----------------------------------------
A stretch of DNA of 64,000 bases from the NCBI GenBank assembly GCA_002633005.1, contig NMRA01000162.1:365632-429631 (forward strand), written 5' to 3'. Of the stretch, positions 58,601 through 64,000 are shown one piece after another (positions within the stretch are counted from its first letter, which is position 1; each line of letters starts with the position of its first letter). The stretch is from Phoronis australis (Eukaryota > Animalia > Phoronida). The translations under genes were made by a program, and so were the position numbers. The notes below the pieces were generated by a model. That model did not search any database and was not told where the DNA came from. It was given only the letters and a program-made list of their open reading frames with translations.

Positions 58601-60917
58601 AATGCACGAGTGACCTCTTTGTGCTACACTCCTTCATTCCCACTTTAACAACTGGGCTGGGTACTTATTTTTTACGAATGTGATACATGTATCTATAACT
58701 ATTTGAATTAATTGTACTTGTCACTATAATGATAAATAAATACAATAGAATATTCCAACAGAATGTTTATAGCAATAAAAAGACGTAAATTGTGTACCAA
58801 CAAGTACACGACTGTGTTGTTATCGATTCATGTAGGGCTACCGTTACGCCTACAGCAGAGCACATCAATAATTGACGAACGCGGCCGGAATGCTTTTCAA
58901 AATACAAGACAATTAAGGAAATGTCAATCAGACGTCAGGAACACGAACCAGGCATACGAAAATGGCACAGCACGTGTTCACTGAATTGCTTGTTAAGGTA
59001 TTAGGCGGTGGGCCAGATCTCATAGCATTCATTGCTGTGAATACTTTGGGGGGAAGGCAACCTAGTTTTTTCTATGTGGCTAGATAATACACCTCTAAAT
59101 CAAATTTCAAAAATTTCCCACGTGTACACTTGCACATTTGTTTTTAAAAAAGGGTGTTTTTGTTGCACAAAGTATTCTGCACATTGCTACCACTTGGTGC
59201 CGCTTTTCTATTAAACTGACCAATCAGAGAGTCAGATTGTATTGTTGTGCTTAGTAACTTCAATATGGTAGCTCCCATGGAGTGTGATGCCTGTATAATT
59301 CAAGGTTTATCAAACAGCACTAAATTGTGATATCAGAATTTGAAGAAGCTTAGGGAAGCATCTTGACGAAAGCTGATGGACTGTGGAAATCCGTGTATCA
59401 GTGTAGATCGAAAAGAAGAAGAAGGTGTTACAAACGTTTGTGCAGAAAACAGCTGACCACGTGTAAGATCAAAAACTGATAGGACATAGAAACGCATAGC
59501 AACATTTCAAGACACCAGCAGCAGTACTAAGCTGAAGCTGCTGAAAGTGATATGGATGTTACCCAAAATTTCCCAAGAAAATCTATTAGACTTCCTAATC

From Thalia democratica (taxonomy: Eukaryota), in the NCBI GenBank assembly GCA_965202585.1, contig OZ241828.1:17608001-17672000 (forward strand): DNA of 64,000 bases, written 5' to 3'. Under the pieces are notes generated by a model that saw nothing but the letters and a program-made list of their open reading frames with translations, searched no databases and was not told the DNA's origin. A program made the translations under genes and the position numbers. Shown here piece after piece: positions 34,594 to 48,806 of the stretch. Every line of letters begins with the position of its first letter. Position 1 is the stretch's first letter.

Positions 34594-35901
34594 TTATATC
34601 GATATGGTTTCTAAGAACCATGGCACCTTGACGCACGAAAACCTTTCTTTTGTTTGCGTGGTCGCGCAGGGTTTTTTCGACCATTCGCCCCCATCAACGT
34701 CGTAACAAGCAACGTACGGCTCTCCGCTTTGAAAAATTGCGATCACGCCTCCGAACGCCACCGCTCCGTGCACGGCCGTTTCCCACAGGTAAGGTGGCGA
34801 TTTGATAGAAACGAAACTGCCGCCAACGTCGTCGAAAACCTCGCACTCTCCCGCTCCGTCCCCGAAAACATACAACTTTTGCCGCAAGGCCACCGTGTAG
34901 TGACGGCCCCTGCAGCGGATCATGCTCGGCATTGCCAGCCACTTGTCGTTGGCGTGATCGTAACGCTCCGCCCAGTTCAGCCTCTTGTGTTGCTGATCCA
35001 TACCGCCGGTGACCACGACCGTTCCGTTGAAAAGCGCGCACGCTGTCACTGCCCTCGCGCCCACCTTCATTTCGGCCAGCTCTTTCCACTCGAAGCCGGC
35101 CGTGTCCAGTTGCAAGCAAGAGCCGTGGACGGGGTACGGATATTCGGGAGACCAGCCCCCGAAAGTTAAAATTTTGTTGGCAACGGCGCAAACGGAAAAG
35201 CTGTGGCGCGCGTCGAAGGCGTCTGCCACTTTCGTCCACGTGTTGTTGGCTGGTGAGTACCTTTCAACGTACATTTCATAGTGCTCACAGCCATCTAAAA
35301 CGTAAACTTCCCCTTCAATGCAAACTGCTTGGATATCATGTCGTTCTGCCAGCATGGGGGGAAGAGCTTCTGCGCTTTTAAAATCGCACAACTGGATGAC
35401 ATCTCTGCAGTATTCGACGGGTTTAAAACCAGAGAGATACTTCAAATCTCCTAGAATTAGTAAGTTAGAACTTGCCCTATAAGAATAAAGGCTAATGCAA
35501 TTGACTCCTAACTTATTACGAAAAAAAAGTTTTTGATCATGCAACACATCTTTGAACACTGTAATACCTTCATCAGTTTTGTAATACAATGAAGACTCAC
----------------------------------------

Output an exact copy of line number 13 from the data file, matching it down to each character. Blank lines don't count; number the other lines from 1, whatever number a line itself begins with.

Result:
From Thalia democratica (taxonomy: Eukaryota), in the NCBI GenBank assembly GCA_965202585.1, contig OZ241828.1:17608001-17672000 (forward strand): DNA of 64,000 bases, written 5' to 3'. Under the pieces are notes generated by a model that saw nothing but the letters and a program-made list of their open reading frames with translations, searched no databases and was not told the DNA's origin. A program made the translations under genes and the position numbers. Shown here piece after piece: positions 34,594 to 48,806 of the stretch. Every line of letters begins with the position of its first letter. Position 1 is the stretch's first letter.